From the Daily Office Lectionary (Yr 1), Monday in the week of Proper 9B (Pentecost 6, 2015)
1 Samuel 15
22 Samuel said [to Saul], “Has the Lord as great delight in burnt-offerings and sacrifices, as in obedience to the voice of the Lord? Surely, to obey is better than sacrifice, and to heed than the fat of rams.”
I’ve just returned from two weeks in Salt Lake City, Utah, attending the 78th General Convention of the Episcopal Church as an alternate deputy for the Diocese of Ohio and working as a legislative aide to the committee on Prayer Book, liturgy, and church music. The Episcopal General Convention is a huge and fairly unwieldy legislative body, bicameral legislature made up of a House of Deputies (four clergy and four lay representatives from each diocese) and a House of Bishops (every bishop whether active or retired). About 1,000 people meet every three years to state the church’s positions on various issues, to adopt or amend canons (church laws), to make changes the church’s constitution or Prayer Book, and to adopt a budget. Parachurch organizations, seminaries, vendors of church wares, religious communities, missionary societies, and hundreds of volunteers come along for the ride. One participant the past fortnight described the convention as “summer camp for adult church geeks;” that pretty much describes it accurately. It’s also very much a big family reunion with a lot of activity, including a good deal of bickering.
The bickering, I think, is the result of a lot of people all trying to heed and obey the voice of the Lord, which each hears in a somewhat different way. Coming away from the convention I had several hours of opportunity to scan the Twitterverse and Facebookistan (terms I learned from a friend) and one huge word kept recurring in the serious posts (there were a lot of fun ones as people’s senses of humor took over): that word was “orthodoxy.” In one conversation thread, I typed in something like, “Oh … groan … I am so tired of seeing that word used as a barrier to communication, as a ‘fighting word”.” I was, in turn, accused of being “dismissive.” But I am tired of this misuse of the word “orthodoxy” and similar terms! I really am! “Orthodoxy” and its synonyms and antonyms have become an epithets which close off discussion.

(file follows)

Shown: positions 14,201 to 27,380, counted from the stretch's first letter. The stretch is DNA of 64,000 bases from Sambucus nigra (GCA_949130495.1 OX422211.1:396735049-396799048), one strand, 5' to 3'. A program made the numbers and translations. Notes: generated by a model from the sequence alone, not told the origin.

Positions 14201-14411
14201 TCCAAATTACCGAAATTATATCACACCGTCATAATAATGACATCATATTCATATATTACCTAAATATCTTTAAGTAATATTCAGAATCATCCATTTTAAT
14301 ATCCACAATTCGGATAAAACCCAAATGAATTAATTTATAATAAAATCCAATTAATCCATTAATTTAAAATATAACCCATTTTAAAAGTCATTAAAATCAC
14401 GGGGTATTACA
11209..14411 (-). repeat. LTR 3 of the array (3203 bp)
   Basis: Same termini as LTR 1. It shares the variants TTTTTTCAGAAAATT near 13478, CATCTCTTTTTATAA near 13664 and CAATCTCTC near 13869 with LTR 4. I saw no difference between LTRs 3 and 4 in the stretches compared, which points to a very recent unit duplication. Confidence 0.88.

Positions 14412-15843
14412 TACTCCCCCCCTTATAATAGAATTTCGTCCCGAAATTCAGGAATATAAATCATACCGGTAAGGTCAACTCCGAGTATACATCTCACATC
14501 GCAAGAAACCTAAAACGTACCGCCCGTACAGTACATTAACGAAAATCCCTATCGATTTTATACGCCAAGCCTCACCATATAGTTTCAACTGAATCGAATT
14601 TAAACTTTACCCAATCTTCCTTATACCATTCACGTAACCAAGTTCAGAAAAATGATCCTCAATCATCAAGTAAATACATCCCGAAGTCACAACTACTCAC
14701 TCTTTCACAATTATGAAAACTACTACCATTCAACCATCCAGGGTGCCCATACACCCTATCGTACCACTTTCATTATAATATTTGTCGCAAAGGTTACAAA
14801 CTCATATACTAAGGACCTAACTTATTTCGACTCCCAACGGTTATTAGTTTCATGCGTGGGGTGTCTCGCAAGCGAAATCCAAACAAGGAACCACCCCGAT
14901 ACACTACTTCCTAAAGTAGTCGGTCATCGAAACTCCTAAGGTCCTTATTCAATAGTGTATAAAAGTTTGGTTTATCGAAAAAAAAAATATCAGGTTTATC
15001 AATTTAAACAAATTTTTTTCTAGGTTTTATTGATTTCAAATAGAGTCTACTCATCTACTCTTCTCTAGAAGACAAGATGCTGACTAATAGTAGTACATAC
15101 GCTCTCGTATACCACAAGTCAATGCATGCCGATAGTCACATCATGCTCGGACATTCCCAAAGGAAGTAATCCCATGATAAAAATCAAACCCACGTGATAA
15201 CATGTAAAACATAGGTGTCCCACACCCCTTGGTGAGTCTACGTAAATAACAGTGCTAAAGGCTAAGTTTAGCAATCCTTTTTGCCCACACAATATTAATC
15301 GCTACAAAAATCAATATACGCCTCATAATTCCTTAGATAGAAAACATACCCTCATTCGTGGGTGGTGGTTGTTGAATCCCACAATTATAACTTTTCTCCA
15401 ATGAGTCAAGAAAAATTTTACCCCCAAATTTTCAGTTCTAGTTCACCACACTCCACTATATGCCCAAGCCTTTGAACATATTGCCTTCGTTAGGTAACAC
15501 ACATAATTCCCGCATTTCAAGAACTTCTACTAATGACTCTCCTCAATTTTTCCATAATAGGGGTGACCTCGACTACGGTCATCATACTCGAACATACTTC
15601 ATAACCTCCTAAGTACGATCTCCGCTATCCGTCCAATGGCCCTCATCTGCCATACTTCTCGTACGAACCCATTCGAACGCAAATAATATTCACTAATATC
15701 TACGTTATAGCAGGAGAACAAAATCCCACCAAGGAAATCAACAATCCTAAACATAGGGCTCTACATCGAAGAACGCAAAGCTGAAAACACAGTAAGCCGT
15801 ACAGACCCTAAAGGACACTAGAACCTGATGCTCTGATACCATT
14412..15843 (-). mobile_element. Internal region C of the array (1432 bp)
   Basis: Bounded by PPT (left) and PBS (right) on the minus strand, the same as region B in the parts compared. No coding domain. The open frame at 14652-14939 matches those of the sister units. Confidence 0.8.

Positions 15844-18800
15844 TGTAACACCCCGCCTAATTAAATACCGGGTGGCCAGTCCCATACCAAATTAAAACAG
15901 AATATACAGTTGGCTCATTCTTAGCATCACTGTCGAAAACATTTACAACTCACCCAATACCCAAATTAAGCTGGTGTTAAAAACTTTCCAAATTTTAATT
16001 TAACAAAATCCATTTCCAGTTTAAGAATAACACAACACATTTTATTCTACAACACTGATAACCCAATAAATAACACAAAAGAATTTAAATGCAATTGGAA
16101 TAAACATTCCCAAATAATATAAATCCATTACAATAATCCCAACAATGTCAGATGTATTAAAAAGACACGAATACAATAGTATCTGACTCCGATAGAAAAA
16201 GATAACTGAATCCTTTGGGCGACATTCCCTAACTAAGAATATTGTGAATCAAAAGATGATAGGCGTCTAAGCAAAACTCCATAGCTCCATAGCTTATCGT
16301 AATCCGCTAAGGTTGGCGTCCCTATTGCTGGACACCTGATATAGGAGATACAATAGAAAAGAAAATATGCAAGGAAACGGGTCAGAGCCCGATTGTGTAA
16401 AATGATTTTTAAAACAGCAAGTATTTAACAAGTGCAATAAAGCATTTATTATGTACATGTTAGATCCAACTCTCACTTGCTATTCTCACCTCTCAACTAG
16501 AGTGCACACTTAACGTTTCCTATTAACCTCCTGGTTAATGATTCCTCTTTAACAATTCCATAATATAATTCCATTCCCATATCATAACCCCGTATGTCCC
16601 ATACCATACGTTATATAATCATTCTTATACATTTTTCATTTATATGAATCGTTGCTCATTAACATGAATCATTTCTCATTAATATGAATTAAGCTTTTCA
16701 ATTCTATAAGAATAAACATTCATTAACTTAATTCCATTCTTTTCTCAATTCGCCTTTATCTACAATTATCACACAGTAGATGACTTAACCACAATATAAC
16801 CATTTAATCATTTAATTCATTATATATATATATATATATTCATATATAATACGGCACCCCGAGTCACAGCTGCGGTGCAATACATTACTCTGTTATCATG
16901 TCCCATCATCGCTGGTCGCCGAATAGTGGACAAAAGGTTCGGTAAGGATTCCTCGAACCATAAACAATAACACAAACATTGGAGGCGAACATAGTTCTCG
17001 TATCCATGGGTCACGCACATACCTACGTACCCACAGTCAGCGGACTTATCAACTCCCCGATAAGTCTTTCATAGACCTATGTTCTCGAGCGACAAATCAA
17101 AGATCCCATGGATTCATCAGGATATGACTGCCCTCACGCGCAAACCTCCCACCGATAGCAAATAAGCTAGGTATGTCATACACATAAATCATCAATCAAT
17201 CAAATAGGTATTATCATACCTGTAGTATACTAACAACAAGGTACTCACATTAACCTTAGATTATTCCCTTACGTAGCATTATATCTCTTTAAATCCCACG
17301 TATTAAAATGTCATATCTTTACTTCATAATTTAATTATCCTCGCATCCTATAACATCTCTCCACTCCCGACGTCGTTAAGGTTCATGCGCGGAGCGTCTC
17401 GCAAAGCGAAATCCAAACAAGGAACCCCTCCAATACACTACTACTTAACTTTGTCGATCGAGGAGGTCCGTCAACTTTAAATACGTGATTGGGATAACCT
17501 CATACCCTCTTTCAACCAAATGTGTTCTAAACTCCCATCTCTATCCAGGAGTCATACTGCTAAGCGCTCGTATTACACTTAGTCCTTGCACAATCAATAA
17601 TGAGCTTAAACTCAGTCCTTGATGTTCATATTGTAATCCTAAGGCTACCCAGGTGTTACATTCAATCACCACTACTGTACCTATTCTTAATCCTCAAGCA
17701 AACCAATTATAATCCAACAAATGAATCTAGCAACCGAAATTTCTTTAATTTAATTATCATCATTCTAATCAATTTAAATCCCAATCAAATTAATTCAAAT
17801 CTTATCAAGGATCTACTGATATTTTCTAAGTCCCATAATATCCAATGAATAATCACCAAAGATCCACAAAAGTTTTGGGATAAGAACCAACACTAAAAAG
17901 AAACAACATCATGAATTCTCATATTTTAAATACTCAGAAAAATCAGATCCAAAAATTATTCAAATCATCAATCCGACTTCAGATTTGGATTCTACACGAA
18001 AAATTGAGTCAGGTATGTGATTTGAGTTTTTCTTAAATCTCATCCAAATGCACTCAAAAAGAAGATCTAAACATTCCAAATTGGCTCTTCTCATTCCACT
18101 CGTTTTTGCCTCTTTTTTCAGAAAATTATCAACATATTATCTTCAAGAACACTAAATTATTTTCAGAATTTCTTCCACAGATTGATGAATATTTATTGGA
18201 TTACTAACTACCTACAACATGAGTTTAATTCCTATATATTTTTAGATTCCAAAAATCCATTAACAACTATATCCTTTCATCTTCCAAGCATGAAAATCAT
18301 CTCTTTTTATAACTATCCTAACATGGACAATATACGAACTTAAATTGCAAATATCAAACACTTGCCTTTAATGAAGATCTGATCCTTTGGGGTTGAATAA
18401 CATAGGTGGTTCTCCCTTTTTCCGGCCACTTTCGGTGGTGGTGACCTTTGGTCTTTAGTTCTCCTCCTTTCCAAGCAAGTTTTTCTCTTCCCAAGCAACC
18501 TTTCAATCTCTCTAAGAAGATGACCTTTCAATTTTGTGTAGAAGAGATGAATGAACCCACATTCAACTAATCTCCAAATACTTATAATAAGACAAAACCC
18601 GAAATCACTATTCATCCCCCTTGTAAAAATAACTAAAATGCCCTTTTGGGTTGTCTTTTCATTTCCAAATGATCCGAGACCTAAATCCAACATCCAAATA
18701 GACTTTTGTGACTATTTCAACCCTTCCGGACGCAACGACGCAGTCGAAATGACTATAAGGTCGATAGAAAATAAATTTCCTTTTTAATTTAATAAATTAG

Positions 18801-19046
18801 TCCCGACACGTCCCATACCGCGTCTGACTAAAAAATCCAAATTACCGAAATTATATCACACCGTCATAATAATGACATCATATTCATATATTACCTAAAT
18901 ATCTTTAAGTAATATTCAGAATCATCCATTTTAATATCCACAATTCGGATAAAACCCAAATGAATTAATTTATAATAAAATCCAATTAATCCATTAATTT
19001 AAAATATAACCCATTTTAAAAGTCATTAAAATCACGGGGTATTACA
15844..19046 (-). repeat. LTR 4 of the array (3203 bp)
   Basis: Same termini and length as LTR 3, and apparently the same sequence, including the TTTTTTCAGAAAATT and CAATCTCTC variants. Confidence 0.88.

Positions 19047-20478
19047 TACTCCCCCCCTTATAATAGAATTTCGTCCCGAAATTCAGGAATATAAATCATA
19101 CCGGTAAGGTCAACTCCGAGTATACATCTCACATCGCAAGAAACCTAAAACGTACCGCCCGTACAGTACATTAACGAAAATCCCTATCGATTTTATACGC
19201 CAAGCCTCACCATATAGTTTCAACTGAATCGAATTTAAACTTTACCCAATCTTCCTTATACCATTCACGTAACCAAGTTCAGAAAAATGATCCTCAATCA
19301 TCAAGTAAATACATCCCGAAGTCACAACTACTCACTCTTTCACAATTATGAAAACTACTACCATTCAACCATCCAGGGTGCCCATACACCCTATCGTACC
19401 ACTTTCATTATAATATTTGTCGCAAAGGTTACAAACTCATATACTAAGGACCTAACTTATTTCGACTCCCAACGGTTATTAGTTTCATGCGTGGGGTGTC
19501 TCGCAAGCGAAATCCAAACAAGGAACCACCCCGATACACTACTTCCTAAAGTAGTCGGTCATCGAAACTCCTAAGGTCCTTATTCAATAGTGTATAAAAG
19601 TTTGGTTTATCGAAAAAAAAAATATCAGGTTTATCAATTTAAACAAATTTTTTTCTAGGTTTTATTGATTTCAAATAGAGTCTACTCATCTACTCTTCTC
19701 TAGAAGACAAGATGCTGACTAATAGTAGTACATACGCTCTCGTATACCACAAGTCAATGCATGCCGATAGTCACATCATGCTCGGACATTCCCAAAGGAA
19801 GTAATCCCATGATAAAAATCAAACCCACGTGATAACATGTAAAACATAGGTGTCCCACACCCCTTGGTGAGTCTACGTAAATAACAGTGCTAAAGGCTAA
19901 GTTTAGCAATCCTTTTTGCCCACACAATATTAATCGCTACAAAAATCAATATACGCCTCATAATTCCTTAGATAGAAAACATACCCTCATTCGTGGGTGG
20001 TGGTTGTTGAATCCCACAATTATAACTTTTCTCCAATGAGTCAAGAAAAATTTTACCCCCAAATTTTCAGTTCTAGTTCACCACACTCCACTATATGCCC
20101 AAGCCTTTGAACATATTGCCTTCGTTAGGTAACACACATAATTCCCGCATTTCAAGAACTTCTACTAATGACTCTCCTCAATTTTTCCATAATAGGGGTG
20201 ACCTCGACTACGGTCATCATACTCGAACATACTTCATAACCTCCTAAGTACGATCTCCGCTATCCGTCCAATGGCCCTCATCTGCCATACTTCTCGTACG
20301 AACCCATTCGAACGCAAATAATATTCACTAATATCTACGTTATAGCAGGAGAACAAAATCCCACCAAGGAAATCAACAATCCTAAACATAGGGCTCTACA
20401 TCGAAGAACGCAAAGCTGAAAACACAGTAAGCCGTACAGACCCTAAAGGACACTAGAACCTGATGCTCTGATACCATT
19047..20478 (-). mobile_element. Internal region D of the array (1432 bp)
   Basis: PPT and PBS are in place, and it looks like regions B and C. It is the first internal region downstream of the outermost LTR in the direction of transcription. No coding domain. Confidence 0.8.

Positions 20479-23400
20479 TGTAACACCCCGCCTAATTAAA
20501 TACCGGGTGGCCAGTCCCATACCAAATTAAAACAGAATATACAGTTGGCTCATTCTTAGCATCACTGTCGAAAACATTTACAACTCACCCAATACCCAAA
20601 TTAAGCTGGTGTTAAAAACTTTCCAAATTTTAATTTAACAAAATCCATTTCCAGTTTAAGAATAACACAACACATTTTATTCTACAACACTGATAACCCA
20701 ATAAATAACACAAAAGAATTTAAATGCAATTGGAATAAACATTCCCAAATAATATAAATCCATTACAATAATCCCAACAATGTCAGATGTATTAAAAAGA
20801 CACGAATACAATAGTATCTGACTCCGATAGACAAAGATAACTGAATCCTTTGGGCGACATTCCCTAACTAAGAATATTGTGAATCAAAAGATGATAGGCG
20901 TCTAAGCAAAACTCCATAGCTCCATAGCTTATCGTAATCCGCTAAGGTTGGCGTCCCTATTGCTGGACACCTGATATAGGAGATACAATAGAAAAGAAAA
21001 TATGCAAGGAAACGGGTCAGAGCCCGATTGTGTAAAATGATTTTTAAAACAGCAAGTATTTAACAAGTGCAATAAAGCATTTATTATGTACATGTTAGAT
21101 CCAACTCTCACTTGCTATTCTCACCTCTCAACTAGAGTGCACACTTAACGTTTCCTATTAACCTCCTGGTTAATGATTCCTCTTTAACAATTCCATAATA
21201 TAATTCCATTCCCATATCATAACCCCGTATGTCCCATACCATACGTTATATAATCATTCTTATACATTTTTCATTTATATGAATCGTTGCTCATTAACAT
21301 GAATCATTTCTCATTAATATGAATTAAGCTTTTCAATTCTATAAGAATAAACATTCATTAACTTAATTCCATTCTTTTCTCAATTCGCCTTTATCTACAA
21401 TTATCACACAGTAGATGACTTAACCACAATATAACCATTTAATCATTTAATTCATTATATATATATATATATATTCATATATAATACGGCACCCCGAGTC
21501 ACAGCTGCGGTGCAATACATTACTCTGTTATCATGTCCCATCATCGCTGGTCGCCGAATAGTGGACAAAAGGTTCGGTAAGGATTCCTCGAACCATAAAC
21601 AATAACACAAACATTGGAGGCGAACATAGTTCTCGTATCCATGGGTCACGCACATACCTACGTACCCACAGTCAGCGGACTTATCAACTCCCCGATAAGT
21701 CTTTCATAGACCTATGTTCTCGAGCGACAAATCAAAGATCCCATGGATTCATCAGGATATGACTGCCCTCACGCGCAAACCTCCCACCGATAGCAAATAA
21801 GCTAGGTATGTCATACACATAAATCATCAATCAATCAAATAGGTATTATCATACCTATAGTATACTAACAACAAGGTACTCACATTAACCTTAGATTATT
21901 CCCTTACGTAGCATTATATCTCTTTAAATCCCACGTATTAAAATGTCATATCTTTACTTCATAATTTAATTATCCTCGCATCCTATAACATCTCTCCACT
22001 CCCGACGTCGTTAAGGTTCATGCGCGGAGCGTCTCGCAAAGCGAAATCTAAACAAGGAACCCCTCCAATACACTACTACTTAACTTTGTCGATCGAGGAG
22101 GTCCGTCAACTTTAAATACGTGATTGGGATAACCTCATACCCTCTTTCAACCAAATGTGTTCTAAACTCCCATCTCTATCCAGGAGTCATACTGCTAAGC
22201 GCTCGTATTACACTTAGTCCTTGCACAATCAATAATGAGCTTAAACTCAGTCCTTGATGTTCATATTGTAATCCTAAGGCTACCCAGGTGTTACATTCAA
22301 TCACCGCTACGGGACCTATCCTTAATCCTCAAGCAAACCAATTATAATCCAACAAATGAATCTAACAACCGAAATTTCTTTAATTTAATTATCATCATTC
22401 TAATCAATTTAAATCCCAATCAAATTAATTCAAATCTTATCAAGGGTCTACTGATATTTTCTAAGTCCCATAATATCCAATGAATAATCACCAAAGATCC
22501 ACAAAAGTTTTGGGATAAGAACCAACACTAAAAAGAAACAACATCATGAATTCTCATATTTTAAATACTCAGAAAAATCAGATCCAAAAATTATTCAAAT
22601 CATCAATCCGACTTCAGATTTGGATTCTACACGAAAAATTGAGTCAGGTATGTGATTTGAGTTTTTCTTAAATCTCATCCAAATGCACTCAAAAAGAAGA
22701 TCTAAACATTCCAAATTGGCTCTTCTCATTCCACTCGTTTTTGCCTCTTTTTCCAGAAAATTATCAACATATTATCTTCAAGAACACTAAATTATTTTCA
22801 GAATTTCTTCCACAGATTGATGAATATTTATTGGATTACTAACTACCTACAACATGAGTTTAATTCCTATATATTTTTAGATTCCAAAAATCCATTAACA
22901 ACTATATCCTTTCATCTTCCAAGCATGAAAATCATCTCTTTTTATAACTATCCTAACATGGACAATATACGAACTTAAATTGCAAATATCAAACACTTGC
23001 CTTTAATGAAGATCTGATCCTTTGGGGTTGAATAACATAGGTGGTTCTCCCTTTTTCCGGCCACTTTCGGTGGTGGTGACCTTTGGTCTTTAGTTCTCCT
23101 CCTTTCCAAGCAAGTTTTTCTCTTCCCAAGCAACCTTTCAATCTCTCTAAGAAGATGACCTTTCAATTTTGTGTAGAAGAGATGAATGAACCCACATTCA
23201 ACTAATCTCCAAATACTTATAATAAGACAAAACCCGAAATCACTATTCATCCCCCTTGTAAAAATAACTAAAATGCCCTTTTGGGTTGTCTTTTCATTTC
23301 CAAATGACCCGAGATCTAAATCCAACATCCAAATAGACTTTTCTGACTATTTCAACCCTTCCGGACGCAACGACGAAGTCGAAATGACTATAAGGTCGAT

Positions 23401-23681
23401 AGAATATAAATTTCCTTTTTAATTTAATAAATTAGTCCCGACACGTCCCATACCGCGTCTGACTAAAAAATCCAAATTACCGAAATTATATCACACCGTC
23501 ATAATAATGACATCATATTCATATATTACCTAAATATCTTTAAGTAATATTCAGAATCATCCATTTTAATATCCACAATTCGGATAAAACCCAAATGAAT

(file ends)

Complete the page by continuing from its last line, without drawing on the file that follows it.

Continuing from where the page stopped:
Originally a word which meant “proper praise of God,” it morphed to mean something like “proper belief about God,” and now has become personalized in most usages into “what I believe to be correct about anything churchy.” So we heard (and will continue to hear) some people claim to hold “orthodox” views about marriage or the Prayer Book or the Hymnal or church investments or whatever, while disparaging others as not “orthodox.” What this really means is that the speaker has closed his or her mind and ears, and is sacrificing open communication on the altar of their personal opinion.
All that “orthodoxy” really means anymore is that each of us, individually or in our small affinity groups, hears God speaking in different ways; each of us seeks to obey the voice of God as we perceive it. Thus, my “orthodoxy” may not be your “orthodoxy.” When someone uses this word, though, they are not claiming to speak only for themselves; rather, they are claiming that their opinion is the agreed-upon opinion of the ancient, historic church. They are covering themselves in a mantle of traditional authority, and that cloak has the unfortunate effect of muffling their hearing so that, if God is speaking through another with a new voice, they cannot hear it. If one cannot hear, one cannot heed and obey.
Here’s an idea. Let’s declare a moratorium on the word “orthodoxy” and all its permutations. If tempted to use the word, say instead, “This is what I believe and what I believe the church to have been teaching throughout the past, what do you believe?” or “This is the metaphor for God that makes most sense to me, what metaphors work for you?” or “This is what resonates in my spirit, what reverberates in your soul?” Let’s hear and heed rather than sacrifice communication on the altar of our personal, allegedly “orthodox” opinion.